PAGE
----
How to See Mars During Its Closest Approach to Earth in 15 Years

On July 27, the red planet will be brighter in the night sky than it’s been since 2003. Here’s where to go to get the best views.

How to See Mars During Its Closest Approach to Earth in 15 Years

The Milky Way and Mars are both visible from an Airbnb listing in La Palma, Spain, during Mars’s close approach to Earth in July.

Courtesy of Airbnb

This Friday, July 27, 2018, Mars will be brighter in the night sky than it has been in 15 years due to an astronomical event called opposition, which occurs when Earth passes directly between the sun and the red planet, or when Mars is directly opposite the sun in our sky.

In 2003, Mars came within 34.6 million miles of Earth, the closest the planets have been in 60,000 years. While this week’s event won’t break that record—that won’t happen until August 28, 2287, NASA says—it will be just 35.8 million miles away, making it brighter than Jupiter, which usually outshines the fourth planet from the sun.

It’s no coincidence that my launch and Mars Close Approach are both in the same year. Every 26 months #Mars & #Earth come closest to each other in their orbits. This is one of the reasons why I launched just before Mars Close Approach. More: — NASAInSight (@NASAInSight) July 20, 2018

Here’s how to see the astronomical event later this week.

What night can you see Mars the best?

Technically, Mars will be closest to Earth at 3:50 a.m. EST on July 31, according to, and will appear brighter in the sky between July 21 and August 3. But the best viewing opportunities will occur the night of July 27, when you can not only see Mars at its brightest but also take in July’s full moon, which happens to be the longest lunar eclipse of the century.

Where can you see Mars?

While the lunar eclipse isn’t visible from North America, people around the world can observe Mars at opposition in places where the weather is clear and there isn’t too much light pollution. Here are a few of our favorite picks for where to go.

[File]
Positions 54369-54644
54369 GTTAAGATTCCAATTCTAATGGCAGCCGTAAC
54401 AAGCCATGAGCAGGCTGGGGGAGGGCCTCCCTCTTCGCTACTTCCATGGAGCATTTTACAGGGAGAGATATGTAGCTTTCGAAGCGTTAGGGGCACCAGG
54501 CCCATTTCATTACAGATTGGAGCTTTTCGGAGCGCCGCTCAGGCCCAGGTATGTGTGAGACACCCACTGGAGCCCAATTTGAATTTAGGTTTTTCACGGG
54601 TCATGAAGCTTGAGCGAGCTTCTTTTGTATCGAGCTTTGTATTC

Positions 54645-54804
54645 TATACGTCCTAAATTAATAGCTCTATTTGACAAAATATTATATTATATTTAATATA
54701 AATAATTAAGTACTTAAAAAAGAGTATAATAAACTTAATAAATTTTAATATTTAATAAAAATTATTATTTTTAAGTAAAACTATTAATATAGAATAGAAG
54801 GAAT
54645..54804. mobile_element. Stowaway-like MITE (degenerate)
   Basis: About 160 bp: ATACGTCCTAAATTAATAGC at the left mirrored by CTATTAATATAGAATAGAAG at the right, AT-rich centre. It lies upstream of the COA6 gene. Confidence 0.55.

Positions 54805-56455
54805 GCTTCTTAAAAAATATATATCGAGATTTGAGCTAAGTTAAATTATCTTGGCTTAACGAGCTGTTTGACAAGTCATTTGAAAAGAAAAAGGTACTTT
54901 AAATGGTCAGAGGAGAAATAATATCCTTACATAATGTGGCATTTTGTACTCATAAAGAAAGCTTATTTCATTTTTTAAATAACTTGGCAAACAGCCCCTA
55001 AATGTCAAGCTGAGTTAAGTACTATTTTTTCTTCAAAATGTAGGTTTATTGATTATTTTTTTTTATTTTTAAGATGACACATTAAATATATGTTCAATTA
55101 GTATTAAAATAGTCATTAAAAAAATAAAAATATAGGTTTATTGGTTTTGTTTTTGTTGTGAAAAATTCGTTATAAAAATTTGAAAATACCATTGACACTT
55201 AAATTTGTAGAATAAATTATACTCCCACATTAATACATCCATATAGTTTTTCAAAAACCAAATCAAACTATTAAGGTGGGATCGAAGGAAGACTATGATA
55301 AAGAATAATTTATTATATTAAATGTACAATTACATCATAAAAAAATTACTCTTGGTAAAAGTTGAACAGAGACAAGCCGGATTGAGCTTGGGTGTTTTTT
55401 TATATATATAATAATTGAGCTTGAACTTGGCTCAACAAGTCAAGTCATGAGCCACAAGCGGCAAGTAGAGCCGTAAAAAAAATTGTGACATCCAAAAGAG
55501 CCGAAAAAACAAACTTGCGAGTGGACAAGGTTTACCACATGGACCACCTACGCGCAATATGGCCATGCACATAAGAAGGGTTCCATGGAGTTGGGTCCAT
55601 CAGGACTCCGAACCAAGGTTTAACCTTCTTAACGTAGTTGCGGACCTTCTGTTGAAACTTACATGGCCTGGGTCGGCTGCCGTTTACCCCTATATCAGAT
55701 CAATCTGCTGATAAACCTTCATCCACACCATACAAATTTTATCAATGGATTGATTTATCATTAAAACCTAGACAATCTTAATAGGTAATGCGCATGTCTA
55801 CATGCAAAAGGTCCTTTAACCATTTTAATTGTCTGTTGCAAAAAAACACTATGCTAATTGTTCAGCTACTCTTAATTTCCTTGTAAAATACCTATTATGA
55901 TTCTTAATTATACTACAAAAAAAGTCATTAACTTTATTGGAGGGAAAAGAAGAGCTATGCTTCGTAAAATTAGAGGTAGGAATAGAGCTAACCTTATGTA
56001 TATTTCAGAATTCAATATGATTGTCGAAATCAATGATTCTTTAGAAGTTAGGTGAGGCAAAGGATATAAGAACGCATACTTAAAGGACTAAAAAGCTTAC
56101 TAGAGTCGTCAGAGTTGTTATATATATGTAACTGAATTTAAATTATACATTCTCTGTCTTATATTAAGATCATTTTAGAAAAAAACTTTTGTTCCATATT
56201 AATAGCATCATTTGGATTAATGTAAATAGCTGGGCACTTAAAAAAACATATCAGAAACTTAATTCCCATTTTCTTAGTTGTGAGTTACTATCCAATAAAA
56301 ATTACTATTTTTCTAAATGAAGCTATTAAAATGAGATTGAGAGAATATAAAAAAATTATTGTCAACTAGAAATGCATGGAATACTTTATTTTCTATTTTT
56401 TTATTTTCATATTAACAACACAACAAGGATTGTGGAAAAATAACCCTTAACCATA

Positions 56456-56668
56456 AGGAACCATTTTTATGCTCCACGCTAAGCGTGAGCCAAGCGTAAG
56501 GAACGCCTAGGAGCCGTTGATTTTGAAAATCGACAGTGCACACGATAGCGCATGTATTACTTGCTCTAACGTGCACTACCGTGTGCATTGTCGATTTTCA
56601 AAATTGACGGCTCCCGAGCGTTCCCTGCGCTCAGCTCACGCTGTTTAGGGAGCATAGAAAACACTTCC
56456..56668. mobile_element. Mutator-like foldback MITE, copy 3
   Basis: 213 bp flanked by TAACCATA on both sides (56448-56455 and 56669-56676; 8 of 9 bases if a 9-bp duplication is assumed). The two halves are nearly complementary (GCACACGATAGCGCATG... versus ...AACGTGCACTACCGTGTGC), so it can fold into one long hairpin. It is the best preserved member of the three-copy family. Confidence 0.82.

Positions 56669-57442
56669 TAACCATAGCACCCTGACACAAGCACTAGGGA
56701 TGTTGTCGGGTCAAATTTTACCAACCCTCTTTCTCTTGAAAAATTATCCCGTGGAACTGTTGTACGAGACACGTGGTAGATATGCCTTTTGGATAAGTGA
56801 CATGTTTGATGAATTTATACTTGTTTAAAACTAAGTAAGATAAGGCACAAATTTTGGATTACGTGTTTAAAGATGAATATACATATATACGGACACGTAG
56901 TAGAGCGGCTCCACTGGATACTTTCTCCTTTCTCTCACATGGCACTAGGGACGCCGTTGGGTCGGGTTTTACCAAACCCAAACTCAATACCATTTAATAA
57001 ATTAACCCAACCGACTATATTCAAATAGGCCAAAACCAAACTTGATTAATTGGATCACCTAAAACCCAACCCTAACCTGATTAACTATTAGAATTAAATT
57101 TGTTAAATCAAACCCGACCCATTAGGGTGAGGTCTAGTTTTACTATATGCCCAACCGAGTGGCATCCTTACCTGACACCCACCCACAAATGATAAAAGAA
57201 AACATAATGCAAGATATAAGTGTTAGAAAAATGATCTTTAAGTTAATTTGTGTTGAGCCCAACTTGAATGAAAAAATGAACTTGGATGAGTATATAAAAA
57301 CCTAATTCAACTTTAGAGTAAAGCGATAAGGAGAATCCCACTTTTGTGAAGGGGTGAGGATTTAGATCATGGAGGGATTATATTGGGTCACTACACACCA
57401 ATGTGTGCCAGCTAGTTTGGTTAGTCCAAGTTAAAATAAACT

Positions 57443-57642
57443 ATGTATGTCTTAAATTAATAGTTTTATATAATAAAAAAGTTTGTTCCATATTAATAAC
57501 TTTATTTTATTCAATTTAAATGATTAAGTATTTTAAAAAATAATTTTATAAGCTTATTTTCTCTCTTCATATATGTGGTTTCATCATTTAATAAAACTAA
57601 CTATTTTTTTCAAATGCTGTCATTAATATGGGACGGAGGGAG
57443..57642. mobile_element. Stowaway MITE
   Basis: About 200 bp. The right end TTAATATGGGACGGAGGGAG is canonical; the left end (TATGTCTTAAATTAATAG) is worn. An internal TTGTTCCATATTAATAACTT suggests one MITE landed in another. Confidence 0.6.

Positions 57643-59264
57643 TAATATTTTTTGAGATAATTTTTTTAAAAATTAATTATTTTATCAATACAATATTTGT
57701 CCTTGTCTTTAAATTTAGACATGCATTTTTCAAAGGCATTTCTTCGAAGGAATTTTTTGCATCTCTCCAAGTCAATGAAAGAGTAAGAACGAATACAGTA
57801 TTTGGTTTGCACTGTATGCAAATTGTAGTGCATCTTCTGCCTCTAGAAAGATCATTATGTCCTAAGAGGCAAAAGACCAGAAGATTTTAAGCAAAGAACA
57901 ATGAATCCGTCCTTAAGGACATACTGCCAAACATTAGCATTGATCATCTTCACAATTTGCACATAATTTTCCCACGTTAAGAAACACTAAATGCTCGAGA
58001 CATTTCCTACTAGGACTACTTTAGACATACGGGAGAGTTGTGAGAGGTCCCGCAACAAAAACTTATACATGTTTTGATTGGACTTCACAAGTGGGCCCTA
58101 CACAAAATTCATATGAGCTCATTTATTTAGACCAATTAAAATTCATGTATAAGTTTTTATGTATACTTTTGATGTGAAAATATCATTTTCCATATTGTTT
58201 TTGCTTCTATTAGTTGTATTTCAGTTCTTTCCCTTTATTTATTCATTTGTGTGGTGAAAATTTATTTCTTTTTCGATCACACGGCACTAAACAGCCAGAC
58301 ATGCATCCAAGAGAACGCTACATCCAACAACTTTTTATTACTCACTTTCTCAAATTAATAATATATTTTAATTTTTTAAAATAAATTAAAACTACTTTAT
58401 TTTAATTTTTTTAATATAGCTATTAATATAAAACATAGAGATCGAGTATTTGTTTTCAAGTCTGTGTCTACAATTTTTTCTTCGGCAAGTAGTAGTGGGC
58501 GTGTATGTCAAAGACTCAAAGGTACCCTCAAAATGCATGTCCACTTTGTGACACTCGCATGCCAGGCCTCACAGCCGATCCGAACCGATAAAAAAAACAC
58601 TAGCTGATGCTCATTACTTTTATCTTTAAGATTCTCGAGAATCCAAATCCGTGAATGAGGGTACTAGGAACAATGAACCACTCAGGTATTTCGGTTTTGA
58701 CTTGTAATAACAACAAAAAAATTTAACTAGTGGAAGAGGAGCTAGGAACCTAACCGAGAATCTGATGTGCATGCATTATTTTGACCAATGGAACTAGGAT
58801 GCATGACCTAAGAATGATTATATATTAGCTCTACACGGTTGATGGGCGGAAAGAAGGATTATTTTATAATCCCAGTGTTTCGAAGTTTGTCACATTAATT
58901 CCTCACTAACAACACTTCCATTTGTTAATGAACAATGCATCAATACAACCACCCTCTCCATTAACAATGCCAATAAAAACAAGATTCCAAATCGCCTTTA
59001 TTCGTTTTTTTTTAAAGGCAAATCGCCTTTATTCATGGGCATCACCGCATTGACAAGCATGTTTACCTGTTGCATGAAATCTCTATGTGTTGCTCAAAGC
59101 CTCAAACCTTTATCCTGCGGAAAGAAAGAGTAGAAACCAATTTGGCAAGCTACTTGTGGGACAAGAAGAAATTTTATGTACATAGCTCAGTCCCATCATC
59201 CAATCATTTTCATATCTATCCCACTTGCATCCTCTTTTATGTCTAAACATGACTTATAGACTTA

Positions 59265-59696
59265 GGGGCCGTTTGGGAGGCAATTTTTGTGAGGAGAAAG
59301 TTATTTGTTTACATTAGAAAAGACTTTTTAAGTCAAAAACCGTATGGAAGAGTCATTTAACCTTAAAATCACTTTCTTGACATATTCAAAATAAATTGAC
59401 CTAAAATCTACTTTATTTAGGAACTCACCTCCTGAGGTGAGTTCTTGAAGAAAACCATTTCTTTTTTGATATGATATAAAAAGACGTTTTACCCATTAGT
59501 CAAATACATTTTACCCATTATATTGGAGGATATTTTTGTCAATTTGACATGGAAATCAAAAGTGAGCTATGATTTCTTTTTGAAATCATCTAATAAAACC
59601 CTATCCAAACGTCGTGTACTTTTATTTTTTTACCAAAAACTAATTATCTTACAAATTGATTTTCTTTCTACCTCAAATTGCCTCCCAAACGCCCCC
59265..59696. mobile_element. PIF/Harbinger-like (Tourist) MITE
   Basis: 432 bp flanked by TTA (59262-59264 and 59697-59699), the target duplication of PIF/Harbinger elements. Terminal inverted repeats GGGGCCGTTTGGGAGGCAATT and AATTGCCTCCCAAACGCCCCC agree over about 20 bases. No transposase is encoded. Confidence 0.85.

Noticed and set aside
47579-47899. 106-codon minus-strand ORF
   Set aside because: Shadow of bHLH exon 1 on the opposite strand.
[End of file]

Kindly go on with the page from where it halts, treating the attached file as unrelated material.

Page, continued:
Spain’s Gran Telescopio Canarias in La Palma

Spain’s Gran Telescopio Canarias in La Palma

Courtesy of Airbnb

Airbnb is hosting a one-of-a-kind experience in Spain’s Canary Islands for astro-tourists to get a spectacular view of Mars. On July 27, six guests will have the opportunity to view Mars at opposition from the world’s largest single-aperture optical and infrared telescope, the Gran Telescopio Canarias (GTC), located in La Palma, Spain. The event is hosted by Juan Antonio González, a local astronomy guide, and Antonio Luis Cabrera, the leader of scientific operations at GTC. In addition to being able to see and photograph Mars up close, the six guests will also be able to view the lunar eclipse. If you can’t make it all the way to Spain, the Desert Retreat in Pioneertown, California—one of Airbnb’s most popular stargazing spots—still has availability. Those who want to get even farther away can book the HipCamp’s Pond Cabin in California’s Shasta Trinity National Forest. Unfortunately, those on the East Coast will have their views of Mars blocked by a wet weather pattern that is expected to last through the end of the week.

When is Mars at opposition next?

If you miss this weekend’s event, the next close approach of Mars will happen on October 6, 2020, when the red planet will be 38.6 million miles away from Earth.

>> Next: The Longest Lunar Eclipse of the Century Is Happening in July

Lyndsey Matthews is the senior commerce editor at AFAR who covers travel gear, packing advice, and points and loyalty.
From Our Partners
Sign up for our newsletter
Join more than a million of the world’s best travelers. Subscribe to the Daily Wander newsletter.
More From AFAR